between performing a 1st metatarsal base-wedge
osteotomy versus a proximal hallux phalanx
osteotomy, no one will argue that the phalangeal
osteotomy is equivalent to a 1st metatarsal
proximal osteotomy in terms of work, "real"
difficulty, risk, follow-up care...or our
individual perceptions of the procedures' value.
Ultimately, it is CMS that assigns Medicare
value for this codes. And many non-Medicare
payers use Medicare values in formulating their
fee schedules.

While most of us are not pleased with the CPT
28299 definition equating value of a Logroscino
bunionectomy to an Austin-Akin bunionectomy, it
is currently the "law of [CPT] land". The only
way to change it is to encourage the APMA Coding
Committee to submit a request for definition
change, or individually submit a request for
coding change to the AMA CPT Editorial Panel.
Until then you will have to deal with the
nonsense.

Harry Goldsmith, DPM
Cerritos, CA
hgoldsmith@codingline.com

07/31/2002    Shay Fish, DPM

Codes Bundled to CPT 28299 (D. Davidson, DPM, H. Goldsmith, DPM)

RE: Codes Bundled to CPT 28299 (D. Davidson,
DPM, H. Goldsmith, DPM)
From: Shay Fish, DPM

In regards to Dr. Goldsmith's opinion and
remarks on coding 28299 for an Akin and a base
wedge osteotomy. I believe this scenario
glaringly illustrates some of the nonsense in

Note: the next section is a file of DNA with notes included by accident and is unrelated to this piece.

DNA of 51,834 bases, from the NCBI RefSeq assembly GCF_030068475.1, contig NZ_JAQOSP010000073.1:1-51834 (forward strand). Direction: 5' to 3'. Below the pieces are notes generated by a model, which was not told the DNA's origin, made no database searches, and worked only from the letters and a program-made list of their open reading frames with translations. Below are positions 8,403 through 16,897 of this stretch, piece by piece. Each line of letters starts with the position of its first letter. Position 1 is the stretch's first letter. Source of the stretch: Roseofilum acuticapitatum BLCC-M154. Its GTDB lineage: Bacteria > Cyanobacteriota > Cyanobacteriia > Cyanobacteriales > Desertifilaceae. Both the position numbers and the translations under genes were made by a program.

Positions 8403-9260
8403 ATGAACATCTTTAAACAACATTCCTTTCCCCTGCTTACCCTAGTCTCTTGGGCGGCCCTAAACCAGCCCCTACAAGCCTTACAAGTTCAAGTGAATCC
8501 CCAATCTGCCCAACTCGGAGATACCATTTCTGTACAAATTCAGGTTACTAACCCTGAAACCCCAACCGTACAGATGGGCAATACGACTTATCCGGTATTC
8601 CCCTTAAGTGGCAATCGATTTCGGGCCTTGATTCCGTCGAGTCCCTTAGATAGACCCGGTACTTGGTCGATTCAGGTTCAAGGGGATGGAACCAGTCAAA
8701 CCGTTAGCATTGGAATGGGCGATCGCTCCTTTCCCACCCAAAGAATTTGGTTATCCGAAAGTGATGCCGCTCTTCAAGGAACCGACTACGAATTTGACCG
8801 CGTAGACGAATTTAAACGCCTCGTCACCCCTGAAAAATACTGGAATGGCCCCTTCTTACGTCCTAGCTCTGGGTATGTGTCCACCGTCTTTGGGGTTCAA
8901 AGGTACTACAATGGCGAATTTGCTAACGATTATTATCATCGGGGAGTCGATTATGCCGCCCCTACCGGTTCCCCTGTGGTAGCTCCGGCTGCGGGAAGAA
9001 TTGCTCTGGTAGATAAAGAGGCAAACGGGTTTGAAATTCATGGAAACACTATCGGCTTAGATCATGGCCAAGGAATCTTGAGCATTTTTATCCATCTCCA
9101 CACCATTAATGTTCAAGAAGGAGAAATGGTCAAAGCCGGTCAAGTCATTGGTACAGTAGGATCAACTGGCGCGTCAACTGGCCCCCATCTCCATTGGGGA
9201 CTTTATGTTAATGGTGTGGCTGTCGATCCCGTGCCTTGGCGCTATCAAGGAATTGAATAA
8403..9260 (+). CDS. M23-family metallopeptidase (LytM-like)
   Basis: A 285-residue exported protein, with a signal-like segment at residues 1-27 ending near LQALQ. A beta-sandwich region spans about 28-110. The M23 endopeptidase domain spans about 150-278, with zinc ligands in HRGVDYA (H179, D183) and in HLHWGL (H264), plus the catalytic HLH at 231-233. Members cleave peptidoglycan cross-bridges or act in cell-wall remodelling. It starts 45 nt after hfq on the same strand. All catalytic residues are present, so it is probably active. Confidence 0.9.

CPT code definition and RVU determinations.
Anyone who has trained residents can tell you
that the base wedge osteotomy is not only more
difficult to perform, but requires a more
lengthy and risky postoperative management
period.

Anatomically, the Chevron/Austin osteotomy is
not challenged by the proximity of the
dorsomedial cutaneus nerve, the deep peroneal
nerve or the deep plantar artery to the plantar
arterial arch; it does not require maintaining a
lateral hinge; it does not typically require
templating the amount of medial wedge to me
removed; it does not require the extra
instrumentation of bone clamping while fixating;
it does not require 6 weeks of postoperative
casting with all the inherent risks thereof; it
does not require more from the patient; the
little imperfections are more noticeable in the
base wedge and so are the litigious
possibilities.

This was the procedure I'd sweat while
instructing residents. And for all that
additional effort and management one earns just
over one additional RVU! I agree with Dr.
Davidson. Please help prevent this nonsense from
becoming “the law of the land'”

Shay Fish, DPM
Springfield, IL
FishDPM@aol.com

07/30/2002    Barry Mullen, DPM

Codes Bundled to CPT 28299 (D. Davidson, DPM, H. Goldsmith, DPM)

RE: Codes Bundled to CPT 28299 (D. Davidson,
DPM, H. Goldsmith, DPM)
From: Barry Mullen, DPM

While the new 2002 CPT version bundles base
wedge osteotomies with any 2nd osteotomy on the
1st ray as 1 procedure, I'd be surprised if
there's one podiatrist in the world who doesn't
think the work, performance & associated
complication & morbidity are greater with the
proximal-based osteotomies. That increase should
ultimately be reflected in the RVU allotment and
whomever
has assumed negotiating power w/in our
profession to try & influence those who set the
fees should be pursuing this & the many other
discrepancies that continue to exist in the CPT
system

Barry Mullen, DPM
Hackettstown, NJ
YAZY630@aol.com
Dr Comfort 2